New Book: How to Discuss Finances With Your Aging Parents

  • Elder Law
  • Estate Planning
Mom and Dad, We Need to Talk New Book: How to Discuss Finances With Your Aging Parents | Mario Godoy | Lombard Estate Planning Lawyer

Children of Baby Boomers and other adult children who need to assist aging parents with their finances are often uncomfortable talking to their parents about finances and legal matters. Yet, research shows that most adult children are not financially prepared for parental end-of-life planning and don’t know how to discuss finances with aging parents:

  • 40% of adults age 50 and older don’t have a will – AARP
  • 36% of adults in this country have any kind of advance directive – HealthAffairs
  • 55% don’t have a durable power of attorney – AARP
  • 72% of parents expect one of their children will assume long-term caregiver responsibilities – survey by Fidelity
  • 40% of the children identified as filling this role had no idea – survey by Fidelity

Intervening For Her Mother’s Sake

Personal finance journalist Cameron Huddleston never had problems talking to her mother about money. But her mother started showing signs of memory loss, and Huddleston knew she had to step in quickly and ensure important legal documents ― namely, her mother’s will, power of attorney and living will (also known as an advanced directive) ― were in order.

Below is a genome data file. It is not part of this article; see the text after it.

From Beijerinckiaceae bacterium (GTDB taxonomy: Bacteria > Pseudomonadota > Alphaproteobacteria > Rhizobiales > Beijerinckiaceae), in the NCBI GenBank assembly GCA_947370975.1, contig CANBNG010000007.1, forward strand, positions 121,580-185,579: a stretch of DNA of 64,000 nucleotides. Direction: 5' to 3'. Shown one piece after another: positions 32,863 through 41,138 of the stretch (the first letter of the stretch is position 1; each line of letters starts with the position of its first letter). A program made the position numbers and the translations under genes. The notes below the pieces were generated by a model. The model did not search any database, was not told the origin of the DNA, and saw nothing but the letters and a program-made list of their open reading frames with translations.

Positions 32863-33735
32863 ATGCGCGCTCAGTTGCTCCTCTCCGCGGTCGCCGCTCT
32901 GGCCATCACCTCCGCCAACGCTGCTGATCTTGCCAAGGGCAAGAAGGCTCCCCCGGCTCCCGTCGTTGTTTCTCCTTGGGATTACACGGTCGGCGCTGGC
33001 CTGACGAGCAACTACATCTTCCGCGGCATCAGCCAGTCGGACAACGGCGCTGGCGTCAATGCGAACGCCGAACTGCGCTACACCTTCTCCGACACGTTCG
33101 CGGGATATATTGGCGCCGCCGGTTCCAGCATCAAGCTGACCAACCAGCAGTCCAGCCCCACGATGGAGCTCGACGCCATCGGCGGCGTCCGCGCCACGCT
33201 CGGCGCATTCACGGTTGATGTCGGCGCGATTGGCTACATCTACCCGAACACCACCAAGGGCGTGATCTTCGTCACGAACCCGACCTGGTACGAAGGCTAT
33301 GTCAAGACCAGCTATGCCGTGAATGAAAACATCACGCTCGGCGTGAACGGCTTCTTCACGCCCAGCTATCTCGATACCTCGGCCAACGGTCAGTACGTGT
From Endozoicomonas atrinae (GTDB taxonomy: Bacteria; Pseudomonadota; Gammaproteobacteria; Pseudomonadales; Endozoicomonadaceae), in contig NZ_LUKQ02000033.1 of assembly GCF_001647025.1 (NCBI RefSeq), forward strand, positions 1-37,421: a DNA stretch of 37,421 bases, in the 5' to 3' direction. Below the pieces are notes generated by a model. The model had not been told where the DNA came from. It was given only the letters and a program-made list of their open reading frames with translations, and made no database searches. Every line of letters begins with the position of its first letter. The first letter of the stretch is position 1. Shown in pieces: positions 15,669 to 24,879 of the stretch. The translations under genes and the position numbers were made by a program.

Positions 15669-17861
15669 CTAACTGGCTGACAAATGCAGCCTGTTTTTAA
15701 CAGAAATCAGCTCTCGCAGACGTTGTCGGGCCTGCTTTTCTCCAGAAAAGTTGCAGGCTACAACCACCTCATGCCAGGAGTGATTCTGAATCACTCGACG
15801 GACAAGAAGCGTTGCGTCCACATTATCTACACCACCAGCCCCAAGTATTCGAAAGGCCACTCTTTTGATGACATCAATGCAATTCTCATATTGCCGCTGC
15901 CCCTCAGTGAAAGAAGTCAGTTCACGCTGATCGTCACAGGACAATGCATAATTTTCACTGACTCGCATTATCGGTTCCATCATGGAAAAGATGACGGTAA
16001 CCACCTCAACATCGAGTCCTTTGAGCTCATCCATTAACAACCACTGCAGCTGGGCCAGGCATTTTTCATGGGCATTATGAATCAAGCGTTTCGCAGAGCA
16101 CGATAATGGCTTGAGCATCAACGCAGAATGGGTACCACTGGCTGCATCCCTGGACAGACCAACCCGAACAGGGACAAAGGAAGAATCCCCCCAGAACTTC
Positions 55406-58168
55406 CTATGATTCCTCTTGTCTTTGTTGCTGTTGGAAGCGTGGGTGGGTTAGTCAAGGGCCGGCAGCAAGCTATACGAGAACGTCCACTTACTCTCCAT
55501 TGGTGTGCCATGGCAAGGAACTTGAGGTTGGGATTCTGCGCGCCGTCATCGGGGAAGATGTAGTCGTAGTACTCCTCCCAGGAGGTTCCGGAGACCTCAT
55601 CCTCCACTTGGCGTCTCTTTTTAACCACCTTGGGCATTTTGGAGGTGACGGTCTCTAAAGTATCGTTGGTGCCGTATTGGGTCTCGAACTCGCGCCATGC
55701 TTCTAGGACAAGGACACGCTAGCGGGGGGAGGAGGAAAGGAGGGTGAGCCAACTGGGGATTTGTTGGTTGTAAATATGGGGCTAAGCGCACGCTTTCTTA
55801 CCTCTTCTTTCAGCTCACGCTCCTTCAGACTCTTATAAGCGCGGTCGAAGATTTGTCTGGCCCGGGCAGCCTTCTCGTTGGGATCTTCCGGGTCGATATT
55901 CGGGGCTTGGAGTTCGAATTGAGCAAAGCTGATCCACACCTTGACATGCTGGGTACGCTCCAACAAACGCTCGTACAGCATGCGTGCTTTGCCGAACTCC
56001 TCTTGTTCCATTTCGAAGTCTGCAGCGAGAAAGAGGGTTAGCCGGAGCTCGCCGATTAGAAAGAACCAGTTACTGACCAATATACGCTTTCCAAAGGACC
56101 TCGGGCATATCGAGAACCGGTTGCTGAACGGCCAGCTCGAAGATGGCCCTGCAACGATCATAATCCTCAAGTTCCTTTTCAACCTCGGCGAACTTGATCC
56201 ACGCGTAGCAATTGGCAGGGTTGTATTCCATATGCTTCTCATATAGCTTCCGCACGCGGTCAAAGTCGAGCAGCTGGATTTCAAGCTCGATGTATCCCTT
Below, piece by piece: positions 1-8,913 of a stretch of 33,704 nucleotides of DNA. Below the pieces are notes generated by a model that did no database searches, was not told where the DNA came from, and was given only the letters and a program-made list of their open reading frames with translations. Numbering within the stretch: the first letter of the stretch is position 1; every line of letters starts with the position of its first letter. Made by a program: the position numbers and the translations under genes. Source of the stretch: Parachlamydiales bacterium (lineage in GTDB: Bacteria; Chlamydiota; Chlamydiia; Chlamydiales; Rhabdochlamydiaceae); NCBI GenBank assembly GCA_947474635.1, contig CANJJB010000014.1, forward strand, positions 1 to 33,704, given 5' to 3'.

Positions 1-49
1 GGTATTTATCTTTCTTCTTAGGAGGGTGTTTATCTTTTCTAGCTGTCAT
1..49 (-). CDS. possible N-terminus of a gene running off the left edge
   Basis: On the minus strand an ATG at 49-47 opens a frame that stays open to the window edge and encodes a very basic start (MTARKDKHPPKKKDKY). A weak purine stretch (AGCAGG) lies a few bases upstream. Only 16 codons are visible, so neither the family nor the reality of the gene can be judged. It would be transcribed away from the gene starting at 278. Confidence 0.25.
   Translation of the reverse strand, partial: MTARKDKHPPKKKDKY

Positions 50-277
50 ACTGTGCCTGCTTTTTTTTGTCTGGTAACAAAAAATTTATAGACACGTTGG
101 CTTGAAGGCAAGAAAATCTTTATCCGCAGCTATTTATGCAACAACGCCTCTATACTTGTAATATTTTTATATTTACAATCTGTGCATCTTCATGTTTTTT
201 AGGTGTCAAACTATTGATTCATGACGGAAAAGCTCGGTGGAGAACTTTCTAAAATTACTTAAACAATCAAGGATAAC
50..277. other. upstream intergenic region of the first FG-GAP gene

Meeting with an Attorney

Huddleston and her mother met with an attorney to make sure her legal documents were in order, and she would be able to manage her mother’s affairs if need be. The experience led her to write her new book, Mom and Dad, We Need to Talk: How to Have Essential Conversations with Your Parents About Their Finances

Huddleston recommends that you assure your parents that the reason you want to discuss their finances and the estate is not because you’re concerned about who gets what. “Oftentimes, parents are reluctant to talk to their kids because they don’t want to divide them,” Huddleston said, noting that’s especially true if assets haven’t been divided equally among siblings.

Often children aren’t aware of their parent’s estate plans and options, and don’t know how to discuss finances with aging parents. Many times children find themselves unexpected financial advisors or even caretakers for their parents and aren’t adequately informed to make good decisions. An experienced Illinois elder law attorney can explain applicable laws and advise you on the best options to protect the interests of senior citizens. Contact the Estate & Probate Legal Group at 630-800-0112.